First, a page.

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Lawyers slap down a ban on smacking

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Smacking children 'should be illegal'

A child psychologist backs a push by physicians to make smacking children a criminal offence, saying it lowers IQ, self esteem and "makes people more violent".

PT0M0S 620 349

A zero-tolerance approach to smacking by outlawing corporal punishment would be doomed to fail, according to Canberra's legal fraternity.

The physical discipline debate resurfaced on Friday after a leading group of doctors from Australia and New Zealand called to make it a criminal offence for parents to smack their children.

The Royal Australasian College of Physicians wants a legal amendment to give children the same protection from assault as others in the community.

Australian parents can legally discipline their children by corporal punishment as long as it is reasonable and can argue ''lawful chastisement'' if charged with assault.

But lawyers say the defence does not give parents a licence to beat children.

Criminal lawyer Michael Kukulies-Smith, of Kamy Saeedi Lawyers, said it was not a static defence.

''It's a test in reference to social standards and norms, [so] the test that was applied in 1950 is not the test applied today,'' Mr Kukulies-Smith said.

''What would have been considered acceptable then is most definitely not considered acceptable by the courts today.

''It's an evolving thing as attitudes to violence in general and lawful chastisement have changed.''

Mr Kukulies-Smith said criminalising behaviour was a blunt instrument to effect behavioral change, and zero-tolerance approaches had a history of failing.

He said there were better ways for smacking to be addressed than through the criminal justice system.

''Lawful chastisement [cases] quite often end up with magistrates describing it as a lose-lose situation because children are put through the court process as witnesses and the parents are dragged through as the defendant over what, in most cases, are relatively isolated occurrences,'' he said.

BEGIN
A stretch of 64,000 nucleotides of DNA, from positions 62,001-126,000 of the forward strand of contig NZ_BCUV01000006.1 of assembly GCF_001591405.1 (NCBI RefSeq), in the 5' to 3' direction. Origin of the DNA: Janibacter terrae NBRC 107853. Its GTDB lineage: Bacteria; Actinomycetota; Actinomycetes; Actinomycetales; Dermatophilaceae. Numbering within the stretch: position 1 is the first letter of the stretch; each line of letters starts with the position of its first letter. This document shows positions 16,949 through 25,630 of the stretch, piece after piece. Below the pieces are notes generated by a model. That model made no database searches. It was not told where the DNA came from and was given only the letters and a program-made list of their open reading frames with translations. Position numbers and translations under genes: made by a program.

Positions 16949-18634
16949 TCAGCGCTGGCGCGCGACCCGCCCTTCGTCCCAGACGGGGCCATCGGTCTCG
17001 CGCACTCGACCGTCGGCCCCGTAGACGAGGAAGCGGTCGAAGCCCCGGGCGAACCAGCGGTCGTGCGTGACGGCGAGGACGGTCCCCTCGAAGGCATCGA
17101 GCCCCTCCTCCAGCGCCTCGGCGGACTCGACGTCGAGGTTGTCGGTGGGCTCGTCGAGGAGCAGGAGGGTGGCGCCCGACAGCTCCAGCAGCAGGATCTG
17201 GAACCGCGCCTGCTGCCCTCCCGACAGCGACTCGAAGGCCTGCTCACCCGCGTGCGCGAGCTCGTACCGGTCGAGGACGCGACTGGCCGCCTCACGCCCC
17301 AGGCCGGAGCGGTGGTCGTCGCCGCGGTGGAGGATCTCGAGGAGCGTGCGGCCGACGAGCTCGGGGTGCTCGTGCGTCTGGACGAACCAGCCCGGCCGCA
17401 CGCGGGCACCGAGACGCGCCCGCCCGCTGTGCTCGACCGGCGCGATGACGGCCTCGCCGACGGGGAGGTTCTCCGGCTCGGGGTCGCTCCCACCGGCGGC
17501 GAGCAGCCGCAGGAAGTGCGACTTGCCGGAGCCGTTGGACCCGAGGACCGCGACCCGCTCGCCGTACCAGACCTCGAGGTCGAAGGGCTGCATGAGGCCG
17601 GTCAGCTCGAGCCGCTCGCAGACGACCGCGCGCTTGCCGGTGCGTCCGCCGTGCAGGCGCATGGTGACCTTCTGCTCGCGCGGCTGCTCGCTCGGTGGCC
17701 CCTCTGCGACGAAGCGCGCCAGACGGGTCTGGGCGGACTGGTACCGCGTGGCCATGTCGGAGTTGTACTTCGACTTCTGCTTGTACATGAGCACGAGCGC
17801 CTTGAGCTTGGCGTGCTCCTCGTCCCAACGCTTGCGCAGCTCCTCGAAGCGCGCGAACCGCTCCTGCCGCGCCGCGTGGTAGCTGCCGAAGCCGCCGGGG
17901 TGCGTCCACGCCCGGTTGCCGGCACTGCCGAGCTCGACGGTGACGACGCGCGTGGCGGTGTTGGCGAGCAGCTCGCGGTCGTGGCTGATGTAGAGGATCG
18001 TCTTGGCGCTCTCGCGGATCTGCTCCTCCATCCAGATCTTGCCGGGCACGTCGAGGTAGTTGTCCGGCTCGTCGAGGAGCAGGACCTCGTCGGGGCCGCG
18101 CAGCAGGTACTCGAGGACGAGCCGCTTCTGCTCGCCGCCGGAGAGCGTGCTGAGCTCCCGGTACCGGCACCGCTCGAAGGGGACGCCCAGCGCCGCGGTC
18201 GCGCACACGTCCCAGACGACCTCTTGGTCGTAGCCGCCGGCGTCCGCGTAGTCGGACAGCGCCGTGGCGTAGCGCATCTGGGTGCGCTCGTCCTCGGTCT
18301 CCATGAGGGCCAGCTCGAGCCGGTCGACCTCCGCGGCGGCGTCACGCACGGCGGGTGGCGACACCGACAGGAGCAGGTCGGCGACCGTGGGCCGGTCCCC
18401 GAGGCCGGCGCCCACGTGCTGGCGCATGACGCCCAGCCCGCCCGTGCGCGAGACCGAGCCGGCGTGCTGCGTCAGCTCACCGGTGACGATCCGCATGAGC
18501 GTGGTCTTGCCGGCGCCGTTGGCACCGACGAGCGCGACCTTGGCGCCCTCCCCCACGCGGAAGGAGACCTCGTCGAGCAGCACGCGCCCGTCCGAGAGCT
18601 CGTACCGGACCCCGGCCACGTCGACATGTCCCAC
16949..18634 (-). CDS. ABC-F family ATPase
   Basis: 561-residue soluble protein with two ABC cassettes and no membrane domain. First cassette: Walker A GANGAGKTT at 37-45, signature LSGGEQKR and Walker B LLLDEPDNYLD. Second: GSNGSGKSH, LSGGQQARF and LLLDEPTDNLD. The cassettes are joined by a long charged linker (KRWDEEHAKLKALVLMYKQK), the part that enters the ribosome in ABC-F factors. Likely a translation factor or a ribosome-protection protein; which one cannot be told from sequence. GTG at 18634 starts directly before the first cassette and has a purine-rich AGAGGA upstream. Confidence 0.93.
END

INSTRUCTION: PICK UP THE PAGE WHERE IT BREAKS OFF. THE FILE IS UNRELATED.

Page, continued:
Defence lawyer Ben Aulich, of Ben Aulich and Associates, said that while he did not smack his own children, parents should be allowed to choose a form a discipline within the law.

''The law does not need to change as there is adequate scope to deal with parents who overstep the mark,'' Mr Aulich said.

ACT Attorney-General Simon Corbell said a smacking ban had been discussed by government but a change to legislation was not expected in the near future.

''My view is there should not be a rush to legislation on this,'' Mr Corbell said.

''This is a complex debate and there are, I think, legitimate issues to be addressed on both sides. I think it's worthy of a public debate but there should not be a rush to legislation.''

Mr Corbell said the Children and Young People Commissioner, Alasdair Roy, had previously raised the issue, adding there were conceptual inconsistencies in the way the law operated.

ACT Chief Minister Katy Gallagher said any future legislation would be hard to enforce but would effectively set a standard for behaviour.

''I'm a supporter of occasionally using legislation to that effect,'' she said.

''I think the big issue is how you would enforce it.''

Ms Gallagher, who was speaking on ABC Radio, outlined her experiences as a mother, admitting that she had smacked her children in the past.

''I can probably count it on one hand and I felt terrible after it,'' she said.